E-board establishes elections goals

Though the ASPSU student government elections take place in April, plans are already being made to reach out to students in an effort to increase student voting.

CORRECTION: In the article titled “E-board establishes elections goals,” it should have been reported that voting takes place between April 22 and April 29. Students must register as candidates before April 15, or will otherwise be considered late registrants. For more information, e-mail E-board Chair Ari Wubbold at [email protected].

Though the ASPSU student government elections take place in April, plans are already being made to reach out to students in an effort to increase student voting.

Ari Wubbold is this year’s Elections Board chairman. While he was not here for last year’s controversial election, he brings a fresh perspective to the election process.

The E-board’s main focus this year is not on policing the campaigning process, but rather on increasing voter turnout, which has been dismal in the last few years. Last year, only 700 votes were submitted.

This year, the E-board has set a goal of having 10 percent of the student population turn out for the vote: over 2,700 students.

“We want to create a blanket effect with our advertising for the elections,” Wubbold said. “And we’re working with senators to reach out to constituents.” 

The E-board is planning a “Rock the Vote” type of event for April 26, the week before voting occurs. In a meeting last Friday, its members discussed various marketing ideas, from creating promotional videos to distribute through the PSU network to creating informational pamphlets.

They also hope to create an online presence via social networking. Part of the problem, according to Wubbold, is that people don’t know what ASPSU does.

“We want to publish some literature explaining what they do, what money they control, what things they manage,” he said.

ASPSU has struggled for some time to fill open positions in the Student Senate and other committees. Many have attributed this to student disinterest in student government.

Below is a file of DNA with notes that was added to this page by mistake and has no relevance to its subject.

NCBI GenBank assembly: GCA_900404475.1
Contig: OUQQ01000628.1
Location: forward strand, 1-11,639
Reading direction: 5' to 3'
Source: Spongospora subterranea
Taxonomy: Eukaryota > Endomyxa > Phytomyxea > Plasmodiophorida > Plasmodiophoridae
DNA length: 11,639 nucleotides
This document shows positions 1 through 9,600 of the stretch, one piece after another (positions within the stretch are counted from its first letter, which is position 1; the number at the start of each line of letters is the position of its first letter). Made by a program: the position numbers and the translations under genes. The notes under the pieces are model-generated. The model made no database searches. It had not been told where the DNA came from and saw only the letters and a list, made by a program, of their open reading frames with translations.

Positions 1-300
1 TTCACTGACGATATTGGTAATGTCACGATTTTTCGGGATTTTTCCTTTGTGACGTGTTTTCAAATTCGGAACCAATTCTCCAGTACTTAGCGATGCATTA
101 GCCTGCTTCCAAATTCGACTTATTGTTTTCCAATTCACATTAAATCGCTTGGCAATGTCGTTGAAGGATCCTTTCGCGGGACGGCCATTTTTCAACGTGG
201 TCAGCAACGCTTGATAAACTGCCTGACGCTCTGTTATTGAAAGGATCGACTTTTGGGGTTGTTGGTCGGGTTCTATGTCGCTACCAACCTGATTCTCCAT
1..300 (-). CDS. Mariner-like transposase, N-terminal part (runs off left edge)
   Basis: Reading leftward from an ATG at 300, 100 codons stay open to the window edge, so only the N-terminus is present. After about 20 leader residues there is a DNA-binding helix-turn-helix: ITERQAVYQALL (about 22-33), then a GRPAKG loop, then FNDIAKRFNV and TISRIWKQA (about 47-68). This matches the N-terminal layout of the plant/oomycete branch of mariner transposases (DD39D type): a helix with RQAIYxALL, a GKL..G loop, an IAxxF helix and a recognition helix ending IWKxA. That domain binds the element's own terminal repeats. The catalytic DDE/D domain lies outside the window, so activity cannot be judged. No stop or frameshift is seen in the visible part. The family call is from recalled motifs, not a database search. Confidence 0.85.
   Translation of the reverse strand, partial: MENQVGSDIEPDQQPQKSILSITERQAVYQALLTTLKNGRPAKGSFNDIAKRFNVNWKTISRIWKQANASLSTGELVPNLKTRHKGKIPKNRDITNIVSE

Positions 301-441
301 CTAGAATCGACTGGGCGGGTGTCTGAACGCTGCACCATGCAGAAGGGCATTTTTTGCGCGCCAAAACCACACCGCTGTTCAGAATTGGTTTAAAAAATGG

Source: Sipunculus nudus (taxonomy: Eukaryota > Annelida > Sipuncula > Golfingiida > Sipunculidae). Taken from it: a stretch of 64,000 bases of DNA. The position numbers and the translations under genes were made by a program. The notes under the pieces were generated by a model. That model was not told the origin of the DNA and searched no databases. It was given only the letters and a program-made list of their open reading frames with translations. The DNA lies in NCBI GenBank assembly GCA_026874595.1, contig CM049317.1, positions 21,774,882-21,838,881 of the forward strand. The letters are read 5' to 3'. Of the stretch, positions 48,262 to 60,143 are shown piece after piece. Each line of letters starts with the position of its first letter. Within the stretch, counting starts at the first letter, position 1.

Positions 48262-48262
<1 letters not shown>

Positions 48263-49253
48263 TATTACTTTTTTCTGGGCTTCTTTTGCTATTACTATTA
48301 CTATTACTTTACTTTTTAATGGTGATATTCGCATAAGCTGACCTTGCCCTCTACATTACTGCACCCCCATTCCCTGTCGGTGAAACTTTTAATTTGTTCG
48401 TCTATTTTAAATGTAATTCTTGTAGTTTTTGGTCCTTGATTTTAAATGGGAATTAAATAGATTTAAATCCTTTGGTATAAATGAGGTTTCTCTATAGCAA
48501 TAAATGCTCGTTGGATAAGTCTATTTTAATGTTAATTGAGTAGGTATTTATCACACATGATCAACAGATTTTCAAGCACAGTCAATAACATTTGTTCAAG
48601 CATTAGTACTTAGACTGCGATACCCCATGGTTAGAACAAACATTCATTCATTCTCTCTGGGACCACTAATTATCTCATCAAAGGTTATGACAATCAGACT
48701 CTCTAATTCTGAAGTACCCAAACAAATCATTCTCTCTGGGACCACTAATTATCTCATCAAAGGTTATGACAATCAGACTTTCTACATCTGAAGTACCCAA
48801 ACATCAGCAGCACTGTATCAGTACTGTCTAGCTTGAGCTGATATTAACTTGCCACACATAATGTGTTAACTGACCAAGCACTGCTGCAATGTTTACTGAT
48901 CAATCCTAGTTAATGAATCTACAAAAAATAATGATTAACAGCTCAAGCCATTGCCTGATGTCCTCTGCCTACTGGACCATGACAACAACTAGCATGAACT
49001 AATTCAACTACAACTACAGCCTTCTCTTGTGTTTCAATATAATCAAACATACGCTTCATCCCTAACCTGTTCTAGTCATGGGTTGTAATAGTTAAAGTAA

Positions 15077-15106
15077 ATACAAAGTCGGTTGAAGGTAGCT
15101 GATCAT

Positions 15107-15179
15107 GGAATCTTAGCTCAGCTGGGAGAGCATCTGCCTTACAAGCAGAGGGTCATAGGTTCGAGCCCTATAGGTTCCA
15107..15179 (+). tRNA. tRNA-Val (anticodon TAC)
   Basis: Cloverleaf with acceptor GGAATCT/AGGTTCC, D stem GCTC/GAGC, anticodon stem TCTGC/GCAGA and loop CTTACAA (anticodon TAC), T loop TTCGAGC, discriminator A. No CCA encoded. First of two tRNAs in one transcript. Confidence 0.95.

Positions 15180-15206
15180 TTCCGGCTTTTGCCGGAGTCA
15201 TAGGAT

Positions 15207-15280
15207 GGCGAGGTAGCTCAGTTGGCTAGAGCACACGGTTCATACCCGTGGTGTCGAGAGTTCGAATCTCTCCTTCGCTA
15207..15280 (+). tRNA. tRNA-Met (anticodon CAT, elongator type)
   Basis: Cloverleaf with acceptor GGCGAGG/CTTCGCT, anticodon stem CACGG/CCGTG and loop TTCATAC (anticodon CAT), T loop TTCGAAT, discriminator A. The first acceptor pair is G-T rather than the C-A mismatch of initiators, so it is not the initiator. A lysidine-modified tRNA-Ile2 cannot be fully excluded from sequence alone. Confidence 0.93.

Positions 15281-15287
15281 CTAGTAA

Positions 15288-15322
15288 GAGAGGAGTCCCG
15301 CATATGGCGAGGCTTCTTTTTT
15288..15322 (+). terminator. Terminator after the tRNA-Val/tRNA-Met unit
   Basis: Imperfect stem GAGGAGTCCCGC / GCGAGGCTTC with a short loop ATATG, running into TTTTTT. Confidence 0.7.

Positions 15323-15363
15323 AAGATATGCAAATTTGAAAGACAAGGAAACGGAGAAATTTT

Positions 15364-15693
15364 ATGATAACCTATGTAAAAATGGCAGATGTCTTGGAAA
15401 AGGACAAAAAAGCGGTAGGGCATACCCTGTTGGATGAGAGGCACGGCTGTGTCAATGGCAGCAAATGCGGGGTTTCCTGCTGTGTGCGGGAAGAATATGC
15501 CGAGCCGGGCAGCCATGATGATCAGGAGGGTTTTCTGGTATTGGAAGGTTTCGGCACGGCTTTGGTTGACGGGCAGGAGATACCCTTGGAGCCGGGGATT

To combat this, ASPSU filled two executive positions earlier this month: the communications director and outreach coordinator. These positions are dedicated solely to bridge the communication gap between students and student government.

Wubbold believes a contributing factor to the low turnout of student voting is confusion about campaigning.

“Candidates can campaign up until the last second on the day of voting,” he said.

This means that candidates have up to two full weeks to get their name out and convince students that their vote is important. Ultimately, it is the candidate’s responsibility to gather votes, according to Wubbold.  

The E-board also wants to curb the kind of bickering that plagued last year’s campaign season.

Last year, a candidate was disqualified after accusing another candidate of improper conduct. The candidate was finally reinstated days before the election by a Judicial Board vote.

According to Wubbold, the E-board has control over a few things, such as candidate eligibility, but it primarily upholds the statutes described in the ASPSU constitution. 

According to the ASPSU constitution, governing members must maintain a GPA of 2.00 for undergraduates and 3.00 for graduates. However, the E-board is seeking to increase this minimum in order to establish a higher standard for student body governance. 

Wubbold is hopeful about this year’s elections. He also said that two interested candidates attended the E-Board meeting last week.

“We are expecting a passionate campaign,” he said.

Campaigns will begin April 11 and PSU students can vote online on April 29 through the MyPSU portal. ?

The E-board is currently accepting applications of candidacy. E-mail [email protected] for information.